ORLANDO, Fla. -- Finding strength in her heritage, an Evans High School student’s actions are now getting nationally recognized for building up the Pine Hills community and promoting equality.
- Pine Hills student gets recognized for work in her community
- Sarai Antoine created 'Club Kreole' to embrace heritage
- Antoine recognized by National Coalition for Community Schools
Across the auditorium in Evans High School, Sarai Antoine moves from one place to another.
“She is coming, but we don’t know if she is bringing the other skirts,” yelled Antoine to a teacher.
On Wednesday, the Evans High senior worked hard to make sure the Club Kreole Showcase went off without a hitch. It’s a club she started by herself after she saw a need in Pine Hills.
“I know growing up, when I was in middle school, or even early on hearing stories from other people, it wasn’t always a joy or exciting to say that you were Haitian,” said Antoine.
Haitian herself, Antoine immigrated to America when she was 6 with her family. Unfortunately like many new kids, she was bullied.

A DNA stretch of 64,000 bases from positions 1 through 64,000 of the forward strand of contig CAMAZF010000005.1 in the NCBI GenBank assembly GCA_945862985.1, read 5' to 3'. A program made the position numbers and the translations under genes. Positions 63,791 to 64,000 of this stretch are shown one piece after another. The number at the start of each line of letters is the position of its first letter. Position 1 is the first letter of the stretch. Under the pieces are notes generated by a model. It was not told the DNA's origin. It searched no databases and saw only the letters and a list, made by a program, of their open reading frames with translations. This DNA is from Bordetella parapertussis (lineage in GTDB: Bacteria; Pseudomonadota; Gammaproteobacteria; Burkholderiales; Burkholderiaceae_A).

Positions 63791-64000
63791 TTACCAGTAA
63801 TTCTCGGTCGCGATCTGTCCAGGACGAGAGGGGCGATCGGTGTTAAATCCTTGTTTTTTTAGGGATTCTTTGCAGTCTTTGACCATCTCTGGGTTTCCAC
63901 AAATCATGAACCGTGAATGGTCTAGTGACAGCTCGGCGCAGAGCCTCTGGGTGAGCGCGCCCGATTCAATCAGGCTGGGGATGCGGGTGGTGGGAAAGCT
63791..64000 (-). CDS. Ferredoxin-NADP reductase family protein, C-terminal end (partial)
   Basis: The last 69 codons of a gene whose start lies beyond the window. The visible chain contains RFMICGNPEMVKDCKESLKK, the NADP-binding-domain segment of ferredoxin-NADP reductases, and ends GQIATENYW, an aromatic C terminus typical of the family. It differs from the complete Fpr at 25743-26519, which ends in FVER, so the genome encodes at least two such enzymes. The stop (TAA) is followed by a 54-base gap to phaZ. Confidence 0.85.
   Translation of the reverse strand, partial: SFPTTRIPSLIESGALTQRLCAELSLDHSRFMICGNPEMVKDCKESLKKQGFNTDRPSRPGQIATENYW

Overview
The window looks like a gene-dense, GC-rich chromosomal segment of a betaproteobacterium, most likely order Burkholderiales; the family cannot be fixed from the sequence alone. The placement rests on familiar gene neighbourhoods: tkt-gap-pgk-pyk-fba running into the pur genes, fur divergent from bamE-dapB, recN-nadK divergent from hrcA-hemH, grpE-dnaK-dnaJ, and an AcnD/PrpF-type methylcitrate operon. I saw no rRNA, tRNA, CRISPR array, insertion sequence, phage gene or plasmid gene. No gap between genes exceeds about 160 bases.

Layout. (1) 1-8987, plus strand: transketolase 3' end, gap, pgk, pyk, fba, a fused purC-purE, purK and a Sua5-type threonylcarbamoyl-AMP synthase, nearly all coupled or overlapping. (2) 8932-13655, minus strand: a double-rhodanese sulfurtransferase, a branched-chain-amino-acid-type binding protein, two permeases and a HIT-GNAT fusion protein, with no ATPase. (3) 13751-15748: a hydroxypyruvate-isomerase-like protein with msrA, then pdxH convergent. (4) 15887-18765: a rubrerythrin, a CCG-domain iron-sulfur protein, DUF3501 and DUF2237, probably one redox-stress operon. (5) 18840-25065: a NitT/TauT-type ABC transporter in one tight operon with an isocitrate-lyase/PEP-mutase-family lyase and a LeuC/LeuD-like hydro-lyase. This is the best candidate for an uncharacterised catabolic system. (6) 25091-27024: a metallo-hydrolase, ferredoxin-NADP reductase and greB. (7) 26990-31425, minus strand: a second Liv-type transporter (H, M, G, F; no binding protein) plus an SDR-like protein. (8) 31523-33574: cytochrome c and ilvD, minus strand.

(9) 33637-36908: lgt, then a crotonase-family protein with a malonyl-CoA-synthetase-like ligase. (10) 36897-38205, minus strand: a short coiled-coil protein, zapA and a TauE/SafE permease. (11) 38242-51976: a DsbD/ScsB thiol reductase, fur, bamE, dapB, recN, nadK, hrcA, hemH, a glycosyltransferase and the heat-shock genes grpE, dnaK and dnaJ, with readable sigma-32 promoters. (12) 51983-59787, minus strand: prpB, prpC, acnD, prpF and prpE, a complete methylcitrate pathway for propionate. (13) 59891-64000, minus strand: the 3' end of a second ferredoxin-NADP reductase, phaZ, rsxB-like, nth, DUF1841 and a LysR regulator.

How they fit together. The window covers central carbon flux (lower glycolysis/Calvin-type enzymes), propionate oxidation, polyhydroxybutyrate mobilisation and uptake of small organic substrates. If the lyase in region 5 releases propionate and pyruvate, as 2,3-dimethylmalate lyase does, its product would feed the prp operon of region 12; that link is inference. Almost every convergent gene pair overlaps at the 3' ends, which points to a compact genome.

“You face insecurities, because you are young and you are still trying to find who you are as a person,” said Antoine. “So when someone tells you, you are not good enough at a young age, it sticks with you.”
But in Antoine’s case, it only made her stronger. She grew to be a student government leader, an athlete, an internship holder and even homecoming queen.
Antoine does all of those activities and more, to help her friends, her community, and for her family.
“My parents, when they came to America, they came for one reason only, and it was to give me a better life, so being Haitian has always been my motivation to be the best that I could be,” said Antoine.
Just this month, the National Coalition for Community Schools recognized Antoine for all her hard work, naming her Youth Leader of the Year.